Ironically, as I worked the sailing knot out of her messy head of hair, I calmed down some. She was frustrated with the knot’s tenacity to stay intact when she asked me for help. I am the last resort before the scissors. Last time she let her hair get that unruly, she lost eight inches. Once we got situated, it took about 20 minutes. I worked it out and brushed her hair until all of its caramel-color shined through, her long locks were as smooth as my satin bedspread. She protested when I started to braid it but later acquiesced at the thought of waking up to another tangled mess, She asked for non-glitter hair bands before I kissed her goodnight.
It was shortly after 10 p.m. when I closed my bedroom door so I could finally let go of the 140 pounds worth of tears that were stuck inside me. I looked at the 1.5-inch gap at the top of the door. Why did he saw off the top of it? Why couldn’t he just use the planer like he did on the other doors? Shit, fuck, damn. If I started crying now, Bridget would surely hear me. She already knew I was pissed, sad, distraught that it was the one year anniversary of the divorce. It wasn’t her fault the divorce happened nor was it her fault that the day had arrived like every other day does, because it has to. We can’t stop its arrival.
I climbed into bed and briefly texted my friend Karin who delivered the swift kick in the ass that successfully interrupted my pity party. Subtley, she delivered the message: Get your ass back to yoga tomorrow. I set my alarm on my phone, too tired to walk the eight steps to my alarm clock which has a manic personality that tunes out my favorite station at inopportune times and instead blasts godforsaken noises before dawn. I opted for the classic harp alarm on my iPhone. Cocoa awoke me at 3 a.m. to go out, after which I successfully fell back to sleep; the harp strings delivered a lovely melody around 5:25 a.m. I got dressed, let the dogs out, made the coffee, fed the dogs, packed Bridget’s lunch, and headed to yoga.
It was my first real class of movement since December 12. Last Friday morning was a yin class. Kristin started with legs up the wall then talked us through table pose, we came in and out of cat and cow, then we transitioned to plank, lowered to mini-cobra, rose up into downward dog, stepped into forward-folds, reversed our swan dives and moved into tree pose, and more. I listened to my breathing, appreciated its ability to spew the garbage out of my head, the self-loathing, the pity, the pathetic thoughts all squelched. Savasana was bliss. Even the fetal position. When I ended my practice I meant it when I said Namaste. I felt like God tapped Kristin, Maggie, Kerry, and Elizabeth on their foreheads in the middle of the night, and whispered, “Please show up, she needs your light.”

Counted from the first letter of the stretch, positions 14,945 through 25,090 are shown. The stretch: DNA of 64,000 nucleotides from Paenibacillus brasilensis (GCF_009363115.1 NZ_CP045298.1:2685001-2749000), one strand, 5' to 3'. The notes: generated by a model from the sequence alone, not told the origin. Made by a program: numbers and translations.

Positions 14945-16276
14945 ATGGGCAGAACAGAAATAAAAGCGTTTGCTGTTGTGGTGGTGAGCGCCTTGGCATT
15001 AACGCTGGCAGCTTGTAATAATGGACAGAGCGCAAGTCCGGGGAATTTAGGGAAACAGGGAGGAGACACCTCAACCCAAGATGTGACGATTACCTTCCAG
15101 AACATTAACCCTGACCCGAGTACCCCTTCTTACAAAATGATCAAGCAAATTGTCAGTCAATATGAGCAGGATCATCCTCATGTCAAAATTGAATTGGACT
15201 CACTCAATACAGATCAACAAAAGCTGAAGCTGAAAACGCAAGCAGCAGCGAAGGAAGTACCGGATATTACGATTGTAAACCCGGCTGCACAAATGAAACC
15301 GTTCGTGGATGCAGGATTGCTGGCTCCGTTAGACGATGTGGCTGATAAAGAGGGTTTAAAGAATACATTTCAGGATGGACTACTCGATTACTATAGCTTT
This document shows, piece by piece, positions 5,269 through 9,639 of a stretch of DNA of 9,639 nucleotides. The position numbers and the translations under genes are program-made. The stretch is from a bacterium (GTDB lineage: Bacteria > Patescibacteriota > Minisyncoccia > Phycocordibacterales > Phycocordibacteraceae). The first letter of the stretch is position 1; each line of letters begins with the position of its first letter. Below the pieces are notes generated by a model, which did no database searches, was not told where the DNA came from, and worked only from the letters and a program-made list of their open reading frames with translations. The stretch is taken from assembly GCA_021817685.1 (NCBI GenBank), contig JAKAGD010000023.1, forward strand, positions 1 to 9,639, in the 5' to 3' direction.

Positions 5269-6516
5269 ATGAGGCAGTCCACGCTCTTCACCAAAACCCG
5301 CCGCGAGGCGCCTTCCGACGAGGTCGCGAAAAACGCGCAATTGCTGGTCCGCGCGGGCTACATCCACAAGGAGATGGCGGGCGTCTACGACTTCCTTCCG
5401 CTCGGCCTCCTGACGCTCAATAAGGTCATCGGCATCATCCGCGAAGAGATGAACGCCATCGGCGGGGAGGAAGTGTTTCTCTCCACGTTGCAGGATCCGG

I called Bridget and said I was on my way and would drive her to school. I told her to wear her boots to the car, and quickly grabbed them from her once she sat down and pulled them off. As she put her gym shoes on, she nervously chattered about the doughnuts from Tuzik’s bakery that she yet to eat. She wasn’t happy that her hair had more waves than normal, though she thoughtfully acknowledged that the braids did their job: No tangles and her hair was a lot less poofy.
I came home and made the morning rounds, opened the living room curtains, made her bed, picked up the clothes and spent washcloth on her bathroom floor, and eventually headed downstairs and turned off the lamp that I left on for the dogs the night before. I saw the hairbrush, filled with the remnants of the knot. I smiled and thought I want every night to end like that. My legs stretched open, my daughter seated in between them, her head lower than mine so I can watch the show with her, my fingers making their way through her hair and guiding it to the brush whose teeth separate the strands and stretching them, the same way my body stretched this morning. Namaste.